Tod's Stuff Landsknecht Dagger
Original: Circa 1510-20
Like the garishly dressed Landsknecht
soldiers of the 16th century, the form of daggers associated with them is also lavishly ornate. Often present are distinctive embellishments intended to recreate the so-called puff and slash
style found on the clothes of the time or other decorative motifs inspired by organic shapes including roping and writhen details.
Many scholars state that the Landsknecht
dagger type may have derived from the rondel dagger
, though Ewart Oakeshott
noted that it is more likely a distinct form of its own with an equally deliberate design. Regardless, the upper part of the grip of many forms of these daggers is also often a flat disc shape like that of the rondel dagger. Such examples almost always feature a grip that flares upwards towards the pommel and is frequently ribbed horizontally or is spiraled. A variety of guards can be found on the type, more often than not being comprised of flattened lobes flaring out as two leaf-shaped quillons and a larger third acting as a central guard.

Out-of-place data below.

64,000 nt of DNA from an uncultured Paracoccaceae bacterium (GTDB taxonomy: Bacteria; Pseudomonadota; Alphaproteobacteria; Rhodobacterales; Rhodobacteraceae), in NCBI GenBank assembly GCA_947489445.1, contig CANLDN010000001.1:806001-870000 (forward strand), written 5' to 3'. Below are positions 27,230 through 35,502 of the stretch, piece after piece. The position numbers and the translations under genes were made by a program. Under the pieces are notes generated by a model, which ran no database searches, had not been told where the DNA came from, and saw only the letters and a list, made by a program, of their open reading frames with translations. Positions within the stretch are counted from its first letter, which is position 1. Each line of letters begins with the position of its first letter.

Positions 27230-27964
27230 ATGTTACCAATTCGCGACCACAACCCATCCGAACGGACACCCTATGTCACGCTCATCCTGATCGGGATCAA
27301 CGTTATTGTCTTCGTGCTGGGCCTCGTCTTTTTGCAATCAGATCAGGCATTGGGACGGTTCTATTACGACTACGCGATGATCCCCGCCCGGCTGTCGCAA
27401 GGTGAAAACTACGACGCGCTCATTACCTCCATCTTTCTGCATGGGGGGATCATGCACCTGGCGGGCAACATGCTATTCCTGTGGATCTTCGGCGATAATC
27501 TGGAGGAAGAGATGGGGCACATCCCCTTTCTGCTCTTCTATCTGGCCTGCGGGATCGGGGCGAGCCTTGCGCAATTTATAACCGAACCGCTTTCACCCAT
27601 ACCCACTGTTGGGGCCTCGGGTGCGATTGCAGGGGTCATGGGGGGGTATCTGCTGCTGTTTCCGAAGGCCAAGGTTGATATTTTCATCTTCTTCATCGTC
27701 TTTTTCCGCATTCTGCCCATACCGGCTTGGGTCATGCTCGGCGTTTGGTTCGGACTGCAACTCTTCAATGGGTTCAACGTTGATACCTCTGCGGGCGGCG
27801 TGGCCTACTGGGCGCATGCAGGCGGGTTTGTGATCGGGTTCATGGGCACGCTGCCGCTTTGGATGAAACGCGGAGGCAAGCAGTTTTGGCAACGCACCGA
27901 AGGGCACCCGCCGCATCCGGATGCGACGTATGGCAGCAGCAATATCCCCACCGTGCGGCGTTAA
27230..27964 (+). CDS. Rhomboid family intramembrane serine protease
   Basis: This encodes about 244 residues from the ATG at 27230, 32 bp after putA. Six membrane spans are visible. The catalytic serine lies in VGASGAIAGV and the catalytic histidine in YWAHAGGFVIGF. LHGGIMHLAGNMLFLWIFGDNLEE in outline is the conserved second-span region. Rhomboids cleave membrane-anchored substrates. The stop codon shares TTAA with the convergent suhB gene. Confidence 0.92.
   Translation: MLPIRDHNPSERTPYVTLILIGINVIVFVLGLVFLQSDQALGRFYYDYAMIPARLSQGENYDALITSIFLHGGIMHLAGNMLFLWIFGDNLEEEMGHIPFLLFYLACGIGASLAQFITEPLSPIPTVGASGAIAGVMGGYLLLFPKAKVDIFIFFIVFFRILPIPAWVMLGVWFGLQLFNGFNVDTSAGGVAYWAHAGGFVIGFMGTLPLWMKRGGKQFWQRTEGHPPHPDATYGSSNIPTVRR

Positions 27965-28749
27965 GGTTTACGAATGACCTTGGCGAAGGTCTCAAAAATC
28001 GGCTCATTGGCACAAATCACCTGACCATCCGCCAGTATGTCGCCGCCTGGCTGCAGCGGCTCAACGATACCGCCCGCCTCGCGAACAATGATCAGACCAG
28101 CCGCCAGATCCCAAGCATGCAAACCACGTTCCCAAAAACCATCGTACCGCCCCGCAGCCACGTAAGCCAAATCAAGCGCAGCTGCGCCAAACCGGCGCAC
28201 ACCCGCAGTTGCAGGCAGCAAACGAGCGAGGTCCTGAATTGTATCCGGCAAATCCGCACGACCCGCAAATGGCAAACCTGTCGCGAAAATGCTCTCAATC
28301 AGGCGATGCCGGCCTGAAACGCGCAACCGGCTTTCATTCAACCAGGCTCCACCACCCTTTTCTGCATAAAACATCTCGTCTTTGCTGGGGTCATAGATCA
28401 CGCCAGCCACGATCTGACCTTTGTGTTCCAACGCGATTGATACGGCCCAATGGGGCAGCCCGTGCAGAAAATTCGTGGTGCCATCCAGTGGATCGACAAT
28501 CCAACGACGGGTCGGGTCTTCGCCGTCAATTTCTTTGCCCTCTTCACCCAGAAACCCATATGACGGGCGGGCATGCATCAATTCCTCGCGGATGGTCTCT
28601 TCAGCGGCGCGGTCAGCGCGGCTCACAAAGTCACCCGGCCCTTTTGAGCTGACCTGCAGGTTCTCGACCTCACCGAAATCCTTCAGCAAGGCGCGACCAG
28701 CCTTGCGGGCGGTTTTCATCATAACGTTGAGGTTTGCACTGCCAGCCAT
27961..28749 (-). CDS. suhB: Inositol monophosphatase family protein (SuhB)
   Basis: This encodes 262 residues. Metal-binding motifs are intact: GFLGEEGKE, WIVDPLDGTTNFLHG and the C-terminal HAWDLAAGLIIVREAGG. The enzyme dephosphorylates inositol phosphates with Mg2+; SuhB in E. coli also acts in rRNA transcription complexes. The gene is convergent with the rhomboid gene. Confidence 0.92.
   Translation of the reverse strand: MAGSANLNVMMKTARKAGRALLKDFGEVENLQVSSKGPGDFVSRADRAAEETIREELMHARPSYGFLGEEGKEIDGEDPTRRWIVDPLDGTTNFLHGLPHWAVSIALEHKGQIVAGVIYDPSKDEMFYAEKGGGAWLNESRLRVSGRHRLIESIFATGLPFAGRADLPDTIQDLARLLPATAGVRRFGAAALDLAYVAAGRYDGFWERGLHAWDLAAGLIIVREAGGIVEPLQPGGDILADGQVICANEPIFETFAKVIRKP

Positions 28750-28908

An antique dagger, circa 1510-20, found at the Hermann Historica
auction house has many features described above. It has a complex double-edged blade with four fullers and a guard comprised of short brass quillons with a side ring. The grip is turned fruitwood covered in leather and brass bands.
Using that particular antique as inspiration, the piece featured here has a simplified blade form that is a hand-forged hollow-ground flattened diamond cross-section. It's a very substantial blade, having a spine that is 8mm thick nearest the hilt.
The grip is made of hand-turned pear tree wood that has been soaked in linseed oil. The horizontal ribbing gives the appearance of thick stacked rings. It has been left uncovered and is extremely comfortable in the hand and very attractive.
The guard has been cut and filed from a solid piece of brass. It has a single side ring with deep roped detail and two smaller quillons branching back from it. The pommel cap has scalloped edges rolled over the grip's end and is etched with fine lines emanating from the tang button.
The scabbard is made from two layers of leather and is dyed a dark muted red color. Its fittings are designed to complement the dagger's features and have roped edge details and a decorative roped ball as a finial. A single ring is attached to the back as a mounting point for wearing.
Overall length: 13.625"
Weight: 7 ounces
Blade: 8.625" long; 1.125" wide tapering to .5"
Hilt length: 5"
Maker: Tod's Stuff
of Oxford, United Kingdom.
This piece is inspired by an example from the early 16th century located in a private collection.